Is the proposed Fair Elections Act the way to have fair elections in New York state?
One candidate for the state Assembly's 150th district says no, because the act will give an advantage to incumbents. The other candidate says yes, because the bill will attract more people to run for elected office.
GOODELL SAYS NO TO FAIR ELECTIONS ACT
Incumbent Andy Goodell, R-Chautauqua County, said the Fair Elections Act is not the way to reform campaign financing.
''The public should be concerned with campaign finance reform to the extent that large contributions from special interests might influence a legislator to be inconsistent to his constituents or swing an election, or affect the outcome of an election,'' he said.
Goodell said to reform campaign financing, the amount of money given to a candidate needs to be reduced and existing exceptions need to be eliminated. He said the state's election law has caps on how much every state Assembly candidate can receive - $4,100 from an individual and a total of $5,000 statewide from corporations. However, there is no cap for public sector unions or for contributions between political campaign committees.
This is the second in a three-part series from The Post-Journal debate between Republican incumbent Andy Goodell and Democratic challenger Dr. Rudy Mueller for the 150th New York State Assembly seat.
The candidates answered the following question: Why should the public be concerned about campaign financing and what areas need to be reformed?
Goodell said he would recommend reducing the maximum contribution from an individual to $2,000; apply the same campaign limits to corporations, partnership, unions and all other organizations; and limit political party transfers between committees.
Goodell said under the proposed Fair Elections Act, a candidate who opts in could receive a six-to-one match for contributions, capping at $150,000. To qualify for the match, a candidate must raise at least $10,000 from at least 100 matchable contributions made up of sums of up to $250 per individual. Goodell said the program could cost taxpayers $150 to $200 million.
''I oppose people raising taxes by millions of dollars so politicians can use public dollars to fund their own political campaign,'' he said. ''The Fair Elections bill is not fair. It is grossly unfair. To have politicians in office determining how much tax money they should get is a gross conflict of interest.''
MUELLER SAYS YES TO FAIR ELECTIONS ACT IF AMENDED
Mueller said the Fair Elections Act, if amended, is how campaign finance should be reformed. He said New York City has enacted similar campaign finance reforms and it has resulted in more residents participating in and contributing to local elections.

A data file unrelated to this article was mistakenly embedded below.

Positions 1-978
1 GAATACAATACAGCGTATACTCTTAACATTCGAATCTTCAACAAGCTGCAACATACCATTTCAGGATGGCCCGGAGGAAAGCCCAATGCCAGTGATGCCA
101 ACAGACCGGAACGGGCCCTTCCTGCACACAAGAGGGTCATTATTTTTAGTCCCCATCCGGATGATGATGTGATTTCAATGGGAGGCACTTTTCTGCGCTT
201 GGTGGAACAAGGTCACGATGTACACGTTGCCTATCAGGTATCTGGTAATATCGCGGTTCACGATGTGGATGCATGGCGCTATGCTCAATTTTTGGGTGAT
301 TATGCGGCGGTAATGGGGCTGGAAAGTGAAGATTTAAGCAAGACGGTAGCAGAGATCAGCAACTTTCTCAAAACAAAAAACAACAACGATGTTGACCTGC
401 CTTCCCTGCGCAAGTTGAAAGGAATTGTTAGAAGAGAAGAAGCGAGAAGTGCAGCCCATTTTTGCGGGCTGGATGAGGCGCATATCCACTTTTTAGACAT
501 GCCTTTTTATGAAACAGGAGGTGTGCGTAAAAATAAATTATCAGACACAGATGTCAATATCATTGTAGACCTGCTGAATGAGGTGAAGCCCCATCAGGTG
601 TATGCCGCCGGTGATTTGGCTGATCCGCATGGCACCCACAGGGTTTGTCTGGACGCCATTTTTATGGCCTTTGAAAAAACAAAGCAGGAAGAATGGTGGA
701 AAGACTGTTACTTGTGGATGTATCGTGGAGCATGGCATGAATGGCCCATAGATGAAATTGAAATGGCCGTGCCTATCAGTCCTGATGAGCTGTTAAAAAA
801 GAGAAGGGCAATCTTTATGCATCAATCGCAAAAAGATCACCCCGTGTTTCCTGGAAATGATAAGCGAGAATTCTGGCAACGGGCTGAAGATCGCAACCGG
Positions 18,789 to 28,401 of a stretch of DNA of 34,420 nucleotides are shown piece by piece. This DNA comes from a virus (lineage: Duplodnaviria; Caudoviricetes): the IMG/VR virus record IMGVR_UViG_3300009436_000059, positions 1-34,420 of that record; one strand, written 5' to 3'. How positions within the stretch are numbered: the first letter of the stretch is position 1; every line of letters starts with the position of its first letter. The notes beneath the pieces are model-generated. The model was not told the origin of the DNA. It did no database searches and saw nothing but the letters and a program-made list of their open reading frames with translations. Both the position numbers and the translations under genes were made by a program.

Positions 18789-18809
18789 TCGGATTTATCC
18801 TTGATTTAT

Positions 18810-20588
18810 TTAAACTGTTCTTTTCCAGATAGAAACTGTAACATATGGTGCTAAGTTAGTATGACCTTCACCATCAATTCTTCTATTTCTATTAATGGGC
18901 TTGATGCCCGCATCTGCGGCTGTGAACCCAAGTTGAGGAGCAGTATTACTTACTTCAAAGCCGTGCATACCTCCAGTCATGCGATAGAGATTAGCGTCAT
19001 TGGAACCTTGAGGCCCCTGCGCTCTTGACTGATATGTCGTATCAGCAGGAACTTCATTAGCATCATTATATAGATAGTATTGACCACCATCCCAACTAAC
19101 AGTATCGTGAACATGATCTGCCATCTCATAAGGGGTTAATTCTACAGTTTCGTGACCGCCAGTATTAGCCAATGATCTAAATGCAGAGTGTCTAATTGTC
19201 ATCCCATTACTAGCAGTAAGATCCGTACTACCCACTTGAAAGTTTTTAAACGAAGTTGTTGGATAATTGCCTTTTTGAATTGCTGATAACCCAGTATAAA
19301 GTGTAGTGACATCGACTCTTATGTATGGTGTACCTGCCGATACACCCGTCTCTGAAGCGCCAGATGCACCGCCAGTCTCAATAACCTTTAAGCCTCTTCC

''There should be some form of publicly funding campaigns,'' he said. ''More people would be able to run for office. We need more competition to keep elected officials honest.''
The challenger said he is not taking any money from labor unions, special interest groups or political action committees.
''I don't believe in it. I'm not doing it,'' he said.
Mueller then discussed Goodell's mailed flyers. He said an estimated $40,000 in taxpayer dollars was spent on the Goodell direct mailings to county households this year. Mueller said one flyer insinuates Goodell was the reason their was an agreement in the state Legislature to pass the budget.
''You had nothing to do with the budget passing on time,'' Mueller said to Goodell. ''You're taking credit for things you didn't have anything to do with.''
Mueller said the taxpayer-funded mailings for the state Assembly and Senate members to state households cost between $16 million to $20 million the last two years. The challenger said he would eliminate these privileges and called on Goodell to repay the taxpayers for the money spent on his mailings.
CANDIDATES SPAR ON FAIR ELECTIONS ACT
Mueller thought, going into the debate, the cap for an assembly candidate under the Fair Elections Act was $30,000, not $150,000. The challenger said Goodell was not being factual and was exaggerating the numbers. The incumbent then fought back with the following dialogue.
''You've come out with a press release supporting the Fair Elections Act. You've gone online saying you support it. I'm surprised when you say I'm lying or misleading the public. Section 14-210 of the act is very clear. The sum is $150,000. It is repeated later as well. Have you read this bill?'' Goodell asked.
''I thought it was up to $30,000. I think the $150,000 is too much and would amend it,'' Mueller replied
''My question is 'Have you read this?''' Goodell asked again.
''I looked at it. Did I read every word in it, no, but I looked at it,'' Mueller responded.
''Would it help you if I showed you a copy of the bill. Would that help your recollection?'' Goodell asked.
''No, I heard you say the 150 (thousand),'' Mueller said.
''You also said I was wrong. There is a copy of the bill. It frustrates me when I have the bill in front of me, and I read from the bill in front of me, and you accuse me of being wrong. Obviously, you haven't read this bill or don't understand it,'' Goodell concluded.